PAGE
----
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OC Family Magazine Review





  • November 2011 Issue

    Size matters

    As budget cuts mean larger classes, education experts give insight to what it means.

    by Kelly St. John Regier

If it seems like your child has more classmates this year, you are not alone.

Throughout California, school districts have been gradually increasing class sizes to cope with declining revenues. Statewide, class sizes last year averaged 25 students in grades K-3 and 31 or more in other grades, according to the state’s Legislative Analyst’s Office. That was a huge jump from just two years ago, when the averages were 20 students in K-3 and 28 in other grades.

In Orange County and the Inland Empire, it is not unheard of to hear about kindergarten classes with 32 students, sixth grade classes with 36 and high school classes with 45 students or more.

For parents like Ann Johnson, the situation is alarming. The Lake Forest mother of three remembers how much attention her son, now in middle school, received in first grade, when he had just 19 classmates.

“I didn’t realize it then, but the teachers truly personalized his education,” she says. “Then class sizes started to increase. When my second son began to experience these larger class sizes, I could see a dramatic difference in what the teacher was able to cover, and I saw the number of dynamic writing lessons decrease and busy worksheets increase.”

Teachers like Whitney Amsbary say there’s no question that larger classes have affected how they teach.

“You don’t do as much of the small group, individualized stuff you would like to do,” says Amsbary, who teaches in Anaheim Hills. This year her fifth grade class has 31 students, four more than last year. “Correcting 30-plus essays, even if it’s only five paragraphs, is a lot. It makes me think twice about the assignments I do when you have more kids in the class.”

Parents almost universally prefer smaller classes. But education researchers say that, even though the increases are worrisome, parents should not panic.

“The short answer is that the effects of class size on student achievement aren’t that great,” says David Plank, executive director of Stanford University’s Policy Analysis for California Education. 

Unless classes for the youngest grades are sized at about 15 students or fewer, Plank says, there does not seem to be much difference. To raise student achievement, he says, money would be more wisely invested in lengthening the school day, funding summer school and improving teacher quality.

The best evidence that class size does matter is a study done in Tennessee in the late 1980s and early 1990s, says Dominic J. Brewer, associate dean of research and faculty affairs at USC’s Rossier School of Education. That study found that small classes (13 to 17 students) in grades K-3 had a lasting positive effect on student achievement in reading and math, especially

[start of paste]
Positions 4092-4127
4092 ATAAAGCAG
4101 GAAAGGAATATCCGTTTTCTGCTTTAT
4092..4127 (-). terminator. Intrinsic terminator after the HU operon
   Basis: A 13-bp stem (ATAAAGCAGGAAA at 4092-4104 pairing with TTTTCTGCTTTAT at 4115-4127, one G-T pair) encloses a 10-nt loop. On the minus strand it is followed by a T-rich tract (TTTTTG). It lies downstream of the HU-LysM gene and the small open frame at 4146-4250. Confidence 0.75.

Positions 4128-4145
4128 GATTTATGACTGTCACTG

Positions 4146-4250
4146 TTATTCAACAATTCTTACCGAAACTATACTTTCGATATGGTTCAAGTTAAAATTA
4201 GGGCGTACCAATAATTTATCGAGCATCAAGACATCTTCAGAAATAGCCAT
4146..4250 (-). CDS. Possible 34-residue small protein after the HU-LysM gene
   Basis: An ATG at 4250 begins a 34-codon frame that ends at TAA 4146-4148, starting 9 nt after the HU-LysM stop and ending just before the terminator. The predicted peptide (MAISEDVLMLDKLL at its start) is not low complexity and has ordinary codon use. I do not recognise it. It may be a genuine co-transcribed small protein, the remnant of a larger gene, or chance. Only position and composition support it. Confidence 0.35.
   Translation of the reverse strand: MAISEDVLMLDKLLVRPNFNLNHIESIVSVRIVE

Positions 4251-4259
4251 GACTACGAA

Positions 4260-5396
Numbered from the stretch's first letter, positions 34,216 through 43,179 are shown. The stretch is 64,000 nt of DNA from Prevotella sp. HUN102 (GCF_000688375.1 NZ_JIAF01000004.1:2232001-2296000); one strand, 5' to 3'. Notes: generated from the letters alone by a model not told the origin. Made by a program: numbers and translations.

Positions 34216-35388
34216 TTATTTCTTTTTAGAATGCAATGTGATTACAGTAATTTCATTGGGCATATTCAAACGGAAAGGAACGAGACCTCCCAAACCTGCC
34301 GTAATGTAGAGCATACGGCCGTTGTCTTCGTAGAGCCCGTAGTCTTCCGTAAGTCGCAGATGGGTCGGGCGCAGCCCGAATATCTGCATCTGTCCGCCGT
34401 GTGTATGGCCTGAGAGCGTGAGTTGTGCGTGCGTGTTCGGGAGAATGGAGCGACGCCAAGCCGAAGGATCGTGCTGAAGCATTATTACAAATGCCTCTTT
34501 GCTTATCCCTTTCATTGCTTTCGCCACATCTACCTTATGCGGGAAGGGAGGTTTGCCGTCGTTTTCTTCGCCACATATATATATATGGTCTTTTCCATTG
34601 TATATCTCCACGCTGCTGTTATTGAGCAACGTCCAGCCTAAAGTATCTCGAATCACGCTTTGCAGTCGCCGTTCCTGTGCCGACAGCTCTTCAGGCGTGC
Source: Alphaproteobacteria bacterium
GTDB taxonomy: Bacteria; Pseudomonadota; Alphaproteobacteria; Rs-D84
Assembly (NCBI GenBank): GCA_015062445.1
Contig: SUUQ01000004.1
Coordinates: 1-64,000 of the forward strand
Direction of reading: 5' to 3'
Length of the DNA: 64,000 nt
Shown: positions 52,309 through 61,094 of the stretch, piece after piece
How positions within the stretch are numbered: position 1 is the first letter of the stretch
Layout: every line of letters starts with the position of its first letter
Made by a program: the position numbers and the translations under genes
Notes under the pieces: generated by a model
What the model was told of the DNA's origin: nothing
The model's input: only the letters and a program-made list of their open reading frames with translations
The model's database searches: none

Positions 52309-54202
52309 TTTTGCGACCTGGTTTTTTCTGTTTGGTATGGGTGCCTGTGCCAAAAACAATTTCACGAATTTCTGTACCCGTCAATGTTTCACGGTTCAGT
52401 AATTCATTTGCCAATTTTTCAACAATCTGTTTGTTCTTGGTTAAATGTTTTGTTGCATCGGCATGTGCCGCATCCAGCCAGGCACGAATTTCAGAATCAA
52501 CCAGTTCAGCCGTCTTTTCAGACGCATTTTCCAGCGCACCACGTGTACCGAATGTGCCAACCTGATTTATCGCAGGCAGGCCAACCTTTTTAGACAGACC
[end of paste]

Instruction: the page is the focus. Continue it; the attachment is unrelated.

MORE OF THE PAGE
for kids who were struggling and at risk.

In that case, the early investment in class-size reduction pays off a decade later.

“Those kids were less likely to drop out of school, had higher grade point averages and were more likely to attend college,” Brewer says.

But other research about class sizes is less clear about whether going from 23 to 26 students or 30 to 35 students in a classroom makes much difference, Brewer says. He notes that even California’s class-size-reduction program – which introduced 20-to-1 student-to-teacher class sizes in first through third grades  – has not been proved to have lasting impacts on student achievement.

“There is plenty of evidence that the teacher is by far the most important factor [on how students achieve],” Brewer says. “A great teacher can accomplish as much with a bigger class, while an ineffective teacher may not be able to take much advantage of a smaller class.”

Brewer says that school districts still need to keep classes as small as possible in the lower grades, when children first learn reading and math skills. If that means that school districts have to compensate by increasing class sizes in high schools, it might be a worthy trade-off, he says.

“I know it feels really tough to be out there in schools. It’s a tough environment, but as individual parents they can help by not overreacting,” Brewer says. “I doubt that gradual cuts, although they make it harder, are going to lead to dramatic changes in test scores.

“Rather than panicking about the size of the classroom, parents can make sure they can get their kid in front of the best teacher,” Brewer adds. “Also, parents can compensate at home. We tend to overestimate how much learning happens in school versus out of school. There are ways to make that up outside of school. Work with them on their homework and add enrichments. And, in the extreme case, if you can afford it, get a tutor.”

High-tech help: ClickN KIDS learning software 

ClickN KIDS was developed by Dr. J. Ron Nelson, a nationally recognized early-education research professor. He designed fun, interactive programs to support the core curriculum for U.S. schools. The program allows children in large classes to work through one-on-one lessons at their own pace to reinforce classroom progress at home. 

ClickN KIDS allows children to spend more time mastering skills they might miss at school while a teacher is helping other students.

Since class sizes are so large now, it’s difficult for teachers to work with children individually to discover what areas they are struggling in. The program provides detailed progress reports that specify the areas in which kids need additional practice. This gives parents and teachers additional information to help improve literacy progress.

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